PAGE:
Planning a trip to Disneyland Park and Disney California Adventure Park? These neighboring Anaheim theme parks are a dream vacation for many families. Why just a dream and not reality? In part, it’s because of the hefty admission fees. There are several strategies you can use—from the early planning stages through your days on-site—that will make the most of your time and money on your next visit to Disneyland.
Purchase tickets in advance to save money
You’ll save both time and money buying your tickets in advance instead of paying at the gate. Ticket prices at the gate are divided into 3 categories: Value, Regular and Peak. You’ll need to pay a premium for Peak tickets whenever the park is at its busiest. You can purchase a ticket to 1 Disneyland park or a “Park Hopper” that will let you visit all the parks in the same day. A 1-day Peak ticket for access to 1 park starts at $149 for ages 10 and up and $141 for children ages 3 to 9. The Park Hopper version costs $199 for those 10 and up and $191 for those aged 3 to 9.
Planning to stay longer than 1 day? Purchase a 3-day Disneyland pass visiting 1 park per day, as opposed to the “Park Hopper” option allowing you to visit both parks on the same day. If your pass is good for 3 days or more, you also get 1 “Magic Morning,” allowing you to get into the park an hour before the main gates open to the general public. Disneyland rewards you for even longer visits with a daily rate of only $68 if you buy a 5-day pass.
You can find discounted tickets elsewhere, but don’t expect drastic savings. It’s worth shopping around at your local SEIU chapter, warehouse clubs, bank or credit union. California residents and members of the military are often eligible for deeper discounts.
As with any vacation, it’s important to save up in advance. For tips on doing just that, see our story, Vow to make a budget and stick to it. Factor in smaller, unexpected fees that add up.
“Keep in mind, parking at Disney is also expensive,” advises Katie Rivezzo, a counselor in the Los Angeles Unified School District who frequently visits the region’s theme parks. Regular parking fees are $20 per car, per day. Preferred parking for spaces closer to the entrance is $35.
Consider meal costs, too. “The food at any theme park is expensive. Pack your own food and water and carry it in a backpack,” Rivezzo adds. While Disneyland doesn’t allow outside food to be carried in, there is a designated picnic area outside the main entrance. Store your lunch in the nearby lockers so it’s there when you’re ready. Or, dine out at a restaurant near Disneyland. Don’t forget that through SEIU Click & Save you can purchase $10 Restaurant.com vouchers that are worth $25 at a variety of dining establishments right near the park.
Choose the right time to visit
Making the most of your time at Disneyland means avoiding crowds; they slow you down. If you go on a weekend, holiday or during the summer, it’s going to be crowded. Just how much though will depend on which days you go and how you structure your days. If possible, try for a weekday or offseason visit to have a more pleasant experience at the park.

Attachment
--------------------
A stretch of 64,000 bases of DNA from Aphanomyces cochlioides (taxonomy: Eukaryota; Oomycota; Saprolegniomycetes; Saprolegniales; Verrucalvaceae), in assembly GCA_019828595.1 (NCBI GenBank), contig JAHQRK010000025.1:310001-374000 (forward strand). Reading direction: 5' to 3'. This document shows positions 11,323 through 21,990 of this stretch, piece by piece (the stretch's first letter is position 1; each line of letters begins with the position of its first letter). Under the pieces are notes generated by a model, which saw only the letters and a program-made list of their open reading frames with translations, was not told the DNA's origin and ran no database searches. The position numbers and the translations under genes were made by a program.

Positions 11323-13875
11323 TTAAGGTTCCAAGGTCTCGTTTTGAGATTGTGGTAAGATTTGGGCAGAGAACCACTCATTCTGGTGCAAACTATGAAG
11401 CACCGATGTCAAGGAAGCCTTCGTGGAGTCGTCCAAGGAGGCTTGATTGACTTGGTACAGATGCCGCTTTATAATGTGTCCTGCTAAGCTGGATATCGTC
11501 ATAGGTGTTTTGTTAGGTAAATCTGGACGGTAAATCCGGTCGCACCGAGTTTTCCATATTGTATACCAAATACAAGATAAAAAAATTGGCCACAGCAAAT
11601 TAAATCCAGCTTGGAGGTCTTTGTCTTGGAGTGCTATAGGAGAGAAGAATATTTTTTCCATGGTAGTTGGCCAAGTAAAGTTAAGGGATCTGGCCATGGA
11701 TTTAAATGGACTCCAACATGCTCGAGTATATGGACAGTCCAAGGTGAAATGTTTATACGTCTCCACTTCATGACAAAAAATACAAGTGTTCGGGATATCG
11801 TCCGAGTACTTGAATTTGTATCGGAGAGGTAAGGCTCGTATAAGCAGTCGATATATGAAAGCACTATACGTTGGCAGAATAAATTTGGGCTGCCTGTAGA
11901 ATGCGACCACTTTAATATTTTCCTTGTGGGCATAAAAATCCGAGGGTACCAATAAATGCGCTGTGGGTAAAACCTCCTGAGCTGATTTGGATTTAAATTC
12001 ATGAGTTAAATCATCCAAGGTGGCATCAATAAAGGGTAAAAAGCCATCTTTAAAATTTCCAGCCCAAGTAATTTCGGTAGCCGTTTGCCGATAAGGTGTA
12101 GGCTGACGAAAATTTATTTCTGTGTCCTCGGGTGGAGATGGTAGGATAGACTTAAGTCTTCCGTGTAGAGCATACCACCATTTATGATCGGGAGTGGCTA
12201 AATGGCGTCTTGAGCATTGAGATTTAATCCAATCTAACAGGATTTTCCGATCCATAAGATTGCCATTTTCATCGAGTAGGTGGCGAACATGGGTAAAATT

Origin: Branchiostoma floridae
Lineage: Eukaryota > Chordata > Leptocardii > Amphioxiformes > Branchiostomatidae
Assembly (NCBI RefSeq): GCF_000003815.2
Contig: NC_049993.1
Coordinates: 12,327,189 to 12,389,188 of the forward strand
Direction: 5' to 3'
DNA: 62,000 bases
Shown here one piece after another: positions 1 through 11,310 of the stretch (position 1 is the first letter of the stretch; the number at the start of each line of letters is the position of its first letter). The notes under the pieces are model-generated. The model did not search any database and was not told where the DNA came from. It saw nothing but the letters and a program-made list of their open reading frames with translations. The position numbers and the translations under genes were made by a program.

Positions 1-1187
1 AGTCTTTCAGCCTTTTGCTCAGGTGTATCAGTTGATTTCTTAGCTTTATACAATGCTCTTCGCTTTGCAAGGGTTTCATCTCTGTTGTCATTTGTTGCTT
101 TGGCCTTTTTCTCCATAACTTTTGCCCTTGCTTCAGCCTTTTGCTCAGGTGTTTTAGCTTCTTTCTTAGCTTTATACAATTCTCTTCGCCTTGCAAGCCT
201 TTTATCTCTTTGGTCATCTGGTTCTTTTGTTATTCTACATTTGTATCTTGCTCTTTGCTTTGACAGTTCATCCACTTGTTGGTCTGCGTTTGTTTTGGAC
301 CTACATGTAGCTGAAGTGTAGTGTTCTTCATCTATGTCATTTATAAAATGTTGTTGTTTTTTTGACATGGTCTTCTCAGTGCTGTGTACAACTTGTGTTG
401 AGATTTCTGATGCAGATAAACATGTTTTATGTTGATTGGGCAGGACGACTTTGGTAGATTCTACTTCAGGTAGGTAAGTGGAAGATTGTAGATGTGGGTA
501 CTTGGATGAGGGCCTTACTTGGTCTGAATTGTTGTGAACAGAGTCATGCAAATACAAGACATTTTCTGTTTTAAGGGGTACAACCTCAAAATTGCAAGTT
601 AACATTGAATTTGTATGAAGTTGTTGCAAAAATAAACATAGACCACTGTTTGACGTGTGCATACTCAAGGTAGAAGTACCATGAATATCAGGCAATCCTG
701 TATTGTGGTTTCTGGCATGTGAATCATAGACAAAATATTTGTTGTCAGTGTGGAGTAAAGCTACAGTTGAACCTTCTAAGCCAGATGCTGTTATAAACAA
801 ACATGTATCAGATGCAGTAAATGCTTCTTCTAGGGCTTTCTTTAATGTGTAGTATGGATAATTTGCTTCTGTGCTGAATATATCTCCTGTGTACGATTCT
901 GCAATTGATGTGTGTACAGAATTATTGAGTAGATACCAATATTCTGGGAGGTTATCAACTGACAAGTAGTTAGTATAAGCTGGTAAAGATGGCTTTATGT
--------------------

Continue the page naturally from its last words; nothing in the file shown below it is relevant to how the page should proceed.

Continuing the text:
For starters, some holidays are better than others. “Christmas, Easter and summer are notoriously the most crowded times there,” says Jennifer Miner, a co-founder of the TheVacationGals.com site who lives nearby. “Halloween is less busy. But the least busy day of the year is Super Bowl Sunday. If you don’t mind skipping the big game, go to Disneyland on Super Bowl Sunday.”
The days of the week matter as well. “If you can't go offseason, at least try a Tuesday or Wednesday. These are generally the lightest days,” Rivezzo advises.
When you plan your day, the word “early” should be your mantra. Get to the gate at least 30 minutes before the official opening. If you stay at a Disneyland property, you benefit from the “Extra Magic Hour” allowing you in an hour before everyone else. (The “Extra Magic Hour” is a benefit that’s similar to the “Magic Morning” mentioned earlier, which offers early entry to individuals who hold a 3-day or longer ticket.) Have lunch at 11:30 a.m. and dinner at 5 p.m.—before the lines start to form at the restaurants.
Maximize your time in the parks
Making the most out of your investment also means covering as much ground as possible, instead of wandering the parks aimlessly. So make a plan before you get there. “Getting a map is always wise in order to plot your day,” suggests Rivezzo. Not only is there a Disneyland map on Disney’s website, but you’ll likely find printed copies in your hotel’s lobby.
Circle your must-see attractions and figure out what route makes the best sense. If you want to cover Disneyland in a day, some experts advise starting in Adventureland and traveling clockwise, since most people naturally tend to go right at the end of Main Street, toward Tomorrowland.
If your goal is to get as many rides in as possible, make a beeline for the most popular rides as soon as you arrive, or wait until evening. “Hit the most popular rides at the end of your day, preferably after 5 p.m. That’s when lines are shortest,” suggests Rivezzo.
Technology can also help. Free “Fast Passes” are distributed at popular rides, giving you a scheduled time to return and skip the general line. You can also use apps. “MouseWait is especially useful for maximizing our time. It tells us how long the line is at any given ride,” says Miner.
Photo courtesy of Paul Hiffmeyer/Disneyland.